Exploring Pneuma: A Conversation with Barbara Campbell Thomas

Wednesday, October 14, 2020


Barbara Campbell Thomas's solo exhibition Pneuma is on display in the Ruffin Gallery through December 18, 2020. In conjunction with her exhibition, Ruffin Gallery Assistant, Olivia Pettee, sat down with Barbara to talk about her process, inspiration, and thoughts behind her show.




Barbara Campbell Thomas, Manner of Infinite Forms, 2019. Acrylic and collage on canvas with sewn fabric. Courtesy the artist. Right: detail, Barbara Campbell Thomas, Manner of Infinite Forms, 2019, acrylic and collage on canvas with sewn fabric.


The title of your exhibition and one of the pieces is Pneuma. Where does this title come from, and what does it mean in relation to your work?

It is an ancient Greek word actually, and it basically means ‘air in motion’ or ‘breath’ as something necessary to life. The title also stems from one painting in the show that is called Pneuma. The painting has all these triangles that are oriented in different directions. I called it Pneuma because the painting felt as though it was really imaging this sort of opening and closing, or a kind of inhalation and exhalation.

Related to the title and to inhalation and exhalation is the fact that the first layer of these paintings is a piece of fabric (canvas and other kinds of fabric) that is pieced and sewn together.  When I stretch that initial layer over the stretcher bars, the act of stretching softens the geometry.  So, for instance, a square almost looks like it becomes inflated. When the softened geometry began to emerge, it felt to me as though the shapes were starting to breath. Something I think about is the notion of the act of painting as being a kind of elemental human activity that has the capacity to engage the material and the immaterial, with body and spirit. My paintings are abstract so they aren't really pictures of things, per se.  They're really more about a state of being. I am a physical being, and my engagement with paint, with painting, is an intensely physical act.  But it is the physical engagement with material that has the potential to move into immaterial realms of inquiry.  This has always been my experience as a painter.  So, this notion of breath, and the way in which breath has the capacity to ground oneself, while also giving one life is also something I've been thinking about a lot. How does painting connect to breath?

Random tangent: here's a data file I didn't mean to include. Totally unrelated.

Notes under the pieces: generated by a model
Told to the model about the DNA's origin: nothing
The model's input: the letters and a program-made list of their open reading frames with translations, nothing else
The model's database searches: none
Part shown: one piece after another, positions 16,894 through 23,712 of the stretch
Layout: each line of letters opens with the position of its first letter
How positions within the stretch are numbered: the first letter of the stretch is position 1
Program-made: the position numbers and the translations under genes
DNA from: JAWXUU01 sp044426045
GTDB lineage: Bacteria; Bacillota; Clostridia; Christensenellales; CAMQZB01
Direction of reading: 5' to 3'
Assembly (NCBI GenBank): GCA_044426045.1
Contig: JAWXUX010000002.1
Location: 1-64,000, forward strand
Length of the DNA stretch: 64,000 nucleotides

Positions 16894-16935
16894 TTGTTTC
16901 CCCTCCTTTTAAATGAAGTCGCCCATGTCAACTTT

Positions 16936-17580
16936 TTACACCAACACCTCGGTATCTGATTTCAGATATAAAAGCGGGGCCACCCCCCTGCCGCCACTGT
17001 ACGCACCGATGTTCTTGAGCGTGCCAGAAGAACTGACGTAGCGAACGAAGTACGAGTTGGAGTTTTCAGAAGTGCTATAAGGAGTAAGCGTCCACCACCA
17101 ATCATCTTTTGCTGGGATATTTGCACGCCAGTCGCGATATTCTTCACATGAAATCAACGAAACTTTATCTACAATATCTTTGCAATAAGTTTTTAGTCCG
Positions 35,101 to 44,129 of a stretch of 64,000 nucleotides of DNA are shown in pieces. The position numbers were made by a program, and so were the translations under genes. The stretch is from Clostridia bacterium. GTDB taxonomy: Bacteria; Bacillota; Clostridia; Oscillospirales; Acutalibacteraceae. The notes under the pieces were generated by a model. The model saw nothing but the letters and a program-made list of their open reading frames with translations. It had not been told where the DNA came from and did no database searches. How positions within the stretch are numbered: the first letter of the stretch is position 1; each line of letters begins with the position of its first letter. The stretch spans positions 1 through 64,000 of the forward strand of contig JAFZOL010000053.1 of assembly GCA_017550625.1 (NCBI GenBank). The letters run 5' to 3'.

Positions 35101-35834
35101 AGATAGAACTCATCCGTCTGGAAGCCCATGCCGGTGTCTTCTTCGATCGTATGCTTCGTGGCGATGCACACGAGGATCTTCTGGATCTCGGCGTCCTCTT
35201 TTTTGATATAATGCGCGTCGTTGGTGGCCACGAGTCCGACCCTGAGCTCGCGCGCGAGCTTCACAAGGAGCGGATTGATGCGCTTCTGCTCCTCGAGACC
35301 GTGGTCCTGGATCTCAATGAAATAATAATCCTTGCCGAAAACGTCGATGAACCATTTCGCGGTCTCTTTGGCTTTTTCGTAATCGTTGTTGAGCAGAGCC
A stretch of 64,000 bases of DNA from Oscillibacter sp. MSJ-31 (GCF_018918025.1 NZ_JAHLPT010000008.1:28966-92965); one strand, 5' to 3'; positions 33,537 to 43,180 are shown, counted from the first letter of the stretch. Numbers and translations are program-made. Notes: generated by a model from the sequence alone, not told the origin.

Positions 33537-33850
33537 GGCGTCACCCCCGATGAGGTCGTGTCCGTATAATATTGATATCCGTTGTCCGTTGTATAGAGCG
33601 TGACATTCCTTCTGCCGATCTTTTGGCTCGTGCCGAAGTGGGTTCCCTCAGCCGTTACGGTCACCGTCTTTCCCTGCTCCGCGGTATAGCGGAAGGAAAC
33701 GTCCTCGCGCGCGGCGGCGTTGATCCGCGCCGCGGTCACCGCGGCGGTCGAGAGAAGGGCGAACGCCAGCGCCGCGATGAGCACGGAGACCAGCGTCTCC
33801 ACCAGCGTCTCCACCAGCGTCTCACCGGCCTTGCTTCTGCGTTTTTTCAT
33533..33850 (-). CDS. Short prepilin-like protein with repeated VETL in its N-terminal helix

How did you come to the technique of sewing?

It's been within the last six years or so that sewing started to become important to me artistically. In the last three years, I've begun to integrate it into painting. My connection to sewing really comes from my mother who is a quilter, and she taught me how to quilt in 2014.